How Pakistan’s Religious Right Lost Its Relevance In Politics
Umer Farooq writes that Pakistan’s right wing intellectuals failed to grasp the nature of the state they were confronted with, or they were trying to capture, as part of their political struggle. And this proved to be their biggest failure.
Pakistani religious right has always been beset by intellectual incapacity to understand the political concepts that essentially define their politics—it primarily defines as politics what is essentially a kind of moral reformism. Its failure to properly lay down a political ideology that can facilitate the resolution of political conflicts, which exist in the society or to facilitate the management of power relations that are essential for the smoothing functioning of the social and political life in the society, could be taken as its biggest shortcoming.
Essentially, Pakistani right’s intellectuals failed to grasp the nature of the state they were confronted with, or they were trying to capture, as part of their political struggle. And this proved to be their biggest failure. They simply failed in comprehending the nature of post-colonial Pakistani state that Pakistan Muslims inherited as part of British legacy in August 1947. First instance look at the seminal work by Maududi, the foremost ideologue of Pakistani eligious right, which goes with the title—Islamic Riyasat—it’s a collection of speeches, papers, articles and religious tracts.
There is nothing in it to explain and analyze the nature of post-colonial state Pakistan inherited from the British—the book is simply a collection of article explaining what an Islamic state ought to be, however nothing in it explains what Pakistani state actually is, or there is nothing in it about the nature of Pakistan state.
The forces or groups of intellectuals who could have helped Pakistan’s religious right in understanding or comprehending the true nature of Post-colonial Pakistani state became the main political or ideological rivals of Pakistani right.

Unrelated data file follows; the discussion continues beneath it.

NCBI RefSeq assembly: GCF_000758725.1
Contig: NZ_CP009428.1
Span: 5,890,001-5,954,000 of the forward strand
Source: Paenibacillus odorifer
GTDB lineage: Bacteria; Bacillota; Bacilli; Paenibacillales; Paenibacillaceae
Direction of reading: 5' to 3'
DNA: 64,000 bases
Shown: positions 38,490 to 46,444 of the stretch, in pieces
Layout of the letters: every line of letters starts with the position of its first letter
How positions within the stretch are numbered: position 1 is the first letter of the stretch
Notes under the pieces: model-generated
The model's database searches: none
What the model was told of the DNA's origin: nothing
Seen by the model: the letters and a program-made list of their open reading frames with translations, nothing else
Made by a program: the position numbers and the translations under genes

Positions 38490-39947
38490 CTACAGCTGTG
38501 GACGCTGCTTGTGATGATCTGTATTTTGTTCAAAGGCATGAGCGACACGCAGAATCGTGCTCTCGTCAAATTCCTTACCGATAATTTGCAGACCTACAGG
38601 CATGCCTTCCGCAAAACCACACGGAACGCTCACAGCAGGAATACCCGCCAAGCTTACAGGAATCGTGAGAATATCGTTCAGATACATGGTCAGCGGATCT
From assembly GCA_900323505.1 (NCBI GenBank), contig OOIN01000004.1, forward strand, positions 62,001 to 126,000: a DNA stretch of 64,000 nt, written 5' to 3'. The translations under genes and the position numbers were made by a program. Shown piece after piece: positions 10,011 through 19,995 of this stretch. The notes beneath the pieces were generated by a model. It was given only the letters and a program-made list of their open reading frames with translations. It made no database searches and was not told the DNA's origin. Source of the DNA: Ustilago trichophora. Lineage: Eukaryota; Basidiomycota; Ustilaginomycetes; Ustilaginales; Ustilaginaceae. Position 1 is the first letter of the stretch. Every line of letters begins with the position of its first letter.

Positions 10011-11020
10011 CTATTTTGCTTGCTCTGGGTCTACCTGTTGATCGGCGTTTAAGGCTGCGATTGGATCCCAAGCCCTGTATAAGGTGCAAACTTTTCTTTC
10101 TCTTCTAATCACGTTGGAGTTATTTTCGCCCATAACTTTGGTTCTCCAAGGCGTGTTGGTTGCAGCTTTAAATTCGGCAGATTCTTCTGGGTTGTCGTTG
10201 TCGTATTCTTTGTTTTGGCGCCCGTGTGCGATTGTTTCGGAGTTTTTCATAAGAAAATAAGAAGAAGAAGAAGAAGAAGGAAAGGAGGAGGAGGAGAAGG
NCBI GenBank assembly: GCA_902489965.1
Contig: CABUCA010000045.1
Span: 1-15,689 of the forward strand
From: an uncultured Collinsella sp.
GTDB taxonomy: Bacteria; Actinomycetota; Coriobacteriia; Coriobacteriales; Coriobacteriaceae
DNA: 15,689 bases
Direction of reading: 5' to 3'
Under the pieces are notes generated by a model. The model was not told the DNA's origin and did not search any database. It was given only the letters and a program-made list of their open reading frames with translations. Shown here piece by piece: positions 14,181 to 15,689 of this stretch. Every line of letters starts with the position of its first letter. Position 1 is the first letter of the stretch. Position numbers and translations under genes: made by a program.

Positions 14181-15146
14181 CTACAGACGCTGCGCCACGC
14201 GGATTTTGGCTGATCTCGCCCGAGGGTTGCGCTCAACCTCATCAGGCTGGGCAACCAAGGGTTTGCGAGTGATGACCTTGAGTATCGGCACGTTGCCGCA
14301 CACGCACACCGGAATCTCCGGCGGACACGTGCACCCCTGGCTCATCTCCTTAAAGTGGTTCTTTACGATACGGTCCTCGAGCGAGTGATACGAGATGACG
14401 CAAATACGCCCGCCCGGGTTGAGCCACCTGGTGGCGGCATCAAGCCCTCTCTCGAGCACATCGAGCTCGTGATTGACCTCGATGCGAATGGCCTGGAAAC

For instance in the 1950, 1960 and 1970s there were intellectual of Pakistani Left who were explaining the true nature of post-colonial state that Pakistan was, to the educated classes and general masses in Pakistani society through their writings.
These included Hamza Alvi and Abdullah Malik to name a few. Pakistani Right, right from the very start fell out with these intellectuals and the political forces, which had embraced their thoughts about the nature of Pakistani state. Pakistan Right, instead, started to preach a kind of moral reformism to the masses that has nothing to do with politics or the management of power relations in a society beset with political, social and religious conflicts. This included enforcement of strict moral code and observance of religious rituals in the daily life of the people.
The intellectual who came after Mudaudi also hardly made any efforts to understand or analyze the nature of Post-Colonial Pakistan State—a state which was causing practical problems for the continued viability of political community that Muslims of South Asia formed as part of a struggle to win a separate homeland for themselves.
Pakistani Right was more interested making the state recite the “Kalama” and enter the fold of Islam, instead of comprehending the true nature of the state, which was deeply callous, anti-democratic and directed towards revenue collection and maintaining strict administrative control of the society through the use of steel frame and coercive tools that the British have left behind.